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Italy cable car disaster: First pictures of victims including couple celebrating 40th birthday

<p>Angelo Gasparro and Roberta Pistolato</p> (Handout)

Angelo Gasparro and Roberta Pistolato

(Handout)

A doctor working on the frontline of Italy’s battle with Covid-19 and five Israelis from a single family were on Monday revealed to be among 14 people who died when a cable car crashed onto a mountainside near Lake Maggiore.

Roberta Pistolato died in the tragedy as she celebrated her 40th birthday with her boyfriend Angelo Gasparro, 45.

According to reports Ms Pistolato sent a final text message to her sister about an hour before the disaster, saying: “We’re getting on the cable car”.

The accident happened on the service transporting people from the northern Italian town of Stresa up the nearby Mottarane mountain around 12.30pm local time on Sunday.

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Stresa mayor Marcella Severino said it appeared the cable broke, sending the car spinning until it hit a pylon and fell to the ground.

At that point, the car overturned “two or three times before hitting some trees”, she said. Some of those who died were thrown from the cabin.

The cable car was reportedly around 300m from the summit of the 1,491-metre mountain when the cable failed, sending it crashing 20m to the ground before it rolled down the slope.

Engaged couple Silvia Malnati and Alessandro Merlo were going up the mountain to enjoy the view
Engaged couple Silvia Malnati and Alessandro Merlo were going up the mountain to enjoy the view

The victims also included five Israelis from one family. Israel’s Foreign Ministry named them today as Amit Biran, 30, and Tal Biran, 26, a couple who were living in Italy, their two-year-old boy Tom, and Ms Biran’s parents Barbara and Yitzhak Cohen, aged 71 and 81.

The Birans’ other son, five-year-old Eitan, was on Monday fighting for life in hospital.

Engaged couple Silvia Malnati 27, and Alessandro Merlo, 29, were also reported to have died in the tragedy.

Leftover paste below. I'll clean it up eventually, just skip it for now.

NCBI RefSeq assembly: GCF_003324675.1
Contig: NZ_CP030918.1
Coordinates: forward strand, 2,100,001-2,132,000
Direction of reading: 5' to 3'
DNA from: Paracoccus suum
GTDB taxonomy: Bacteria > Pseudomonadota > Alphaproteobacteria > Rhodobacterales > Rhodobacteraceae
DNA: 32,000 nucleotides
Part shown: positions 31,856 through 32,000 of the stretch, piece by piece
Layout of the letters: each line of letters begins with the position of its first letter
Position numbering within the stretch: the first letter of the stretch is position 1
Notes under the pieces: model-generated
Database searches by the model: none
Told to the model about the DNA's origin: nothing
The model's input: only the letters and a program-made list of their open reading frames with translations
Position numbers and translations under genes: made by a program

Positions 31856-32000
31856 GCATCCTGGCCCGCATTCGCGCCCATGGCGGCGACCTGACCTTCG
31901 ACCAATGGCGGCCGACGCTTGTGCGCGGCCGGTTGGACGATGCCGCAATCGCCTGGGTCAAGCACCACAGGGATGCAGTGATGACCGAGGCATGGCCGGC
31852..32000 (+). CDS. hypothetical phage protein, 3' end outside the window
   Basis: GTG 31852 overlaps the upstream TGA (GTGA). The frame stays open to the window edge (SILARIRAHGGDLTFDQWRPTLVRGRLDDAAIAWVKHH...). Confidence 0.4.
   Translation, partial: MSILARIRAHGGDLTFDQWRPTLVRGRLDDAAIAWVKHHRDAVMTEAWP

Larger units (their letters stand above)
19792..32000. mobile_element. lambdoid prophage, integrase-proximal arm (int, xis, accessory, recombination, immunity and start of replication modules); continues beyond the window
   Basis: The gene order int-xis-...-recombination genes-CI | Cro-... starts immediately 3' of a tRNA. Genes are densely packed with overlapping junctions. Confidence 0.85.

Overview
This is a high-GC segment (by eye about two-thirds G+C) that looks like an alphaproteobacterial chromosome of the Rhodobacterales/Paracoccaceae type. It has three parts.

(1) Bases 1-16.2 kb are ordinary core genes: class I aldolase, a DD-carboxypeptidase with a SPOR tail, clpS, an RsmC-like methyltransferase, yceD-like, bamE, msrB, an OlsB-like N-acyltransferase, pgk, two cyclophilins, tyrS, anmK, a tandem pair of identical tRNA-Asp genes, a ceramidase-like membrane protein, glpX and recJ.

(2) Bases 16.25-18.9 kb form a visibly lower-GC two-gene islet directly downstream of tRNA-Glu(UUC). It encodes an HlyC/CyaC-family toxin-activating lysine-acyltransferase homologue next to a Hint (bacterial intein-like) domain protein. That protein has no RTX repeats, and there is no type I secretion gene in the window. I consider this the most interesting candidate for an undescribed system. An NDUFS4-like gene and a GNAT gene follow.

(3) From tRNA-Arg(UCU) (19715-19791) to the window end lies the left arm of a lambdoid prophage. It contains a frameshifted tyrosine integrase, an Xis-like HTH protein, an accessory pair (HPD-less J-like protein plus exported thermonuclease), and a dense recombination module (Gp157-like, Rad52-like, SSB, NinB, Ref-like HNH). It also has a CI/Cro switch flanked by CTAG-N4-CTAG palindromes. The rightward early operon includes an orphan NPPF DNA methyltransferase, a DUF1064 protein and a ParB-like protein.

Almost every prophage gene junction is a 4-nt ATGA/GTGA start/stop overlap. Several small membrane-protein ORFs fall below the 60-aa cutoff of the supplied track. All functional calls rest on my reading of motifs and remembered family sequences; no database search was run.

Images from the site showed the crumpled car in a clearing of a thick patch of pine trees near the summit of the Mottarone peak overlooking Lake Maggiore.

“It was a terrible, terrible scene,” Ms Severino told Italy’s SkyTG24.

The plunge on the the Stresa-Mottarone line happened about 100m before the final pylon, in a spot where the cables were particularly high off the ground, said Walter Milan, spokesman for Italy’s Alpine rescue service.

Rescuers work by the wreckage of a cable car after it collapsed near the summit of the Stresa-Mottarone lineAP
Rescuers work by the wreckage of a cable car after it collapsed near the summit of the Stresa-Mottarone lineAP

He said the cable line had been renovated in 2016 and had only recently reopened after coronavirus lockdowns forced the closures of ski lifts across Italy.

Sunday was a beautiful, sunny day in the area, and Mr Milan said that many families were taking advantage of the weather to enjoy a day out after months of lockdown.

Italy only reopened a few weeks ago, allowing travel between regions after a winter of Covid-19 restrictions.

Mottarone reaches a height of 1,491m (4,900ft) and overlooks several picturesque lakes and the surrounding Alps of Italy’s Piedmont region.

Italian premier Mario Draghi offered his condolences to the families of the victims “with a particular thought about the seriously injured children and their families”.

Emergency workers surround the wreckageGetty Images
Emergency workers surround the wreckageGetty Images

The trip up the mountain from the base at the lake features a cable car to get up halfway and then a chairlift to reach a small amusement park, Alpyland, further up that has a children’s rollercoaster offering 360-degree views of the scenery.

The site offers mountain bike paths and hiking trails, as is common for many Italian mountain areas that are popular with tourists and locals in spring and summer.

The Stresa-Mottarone cable car line advertises a panoramic, 20-minute trip up the mountain, offering a view of seven lakes at the peak.

It appeared to be Italy’s worst cable car disaster since 1998 when a low-flying US military jet cut through the cable of a ski lift in Cavalese, in the Dolomites, killing 20 people.

Italy’s transport minister, Enrico Giovannini, was following the rescue effort, which involved the deployment of three helicopters to the mountainside.

It is the latest incident to raise questions about the quality of Italy’s transport infrastructure. In 2018, the Morandi bridge in Genoa collapsed after years of neglect, killing 43 people.

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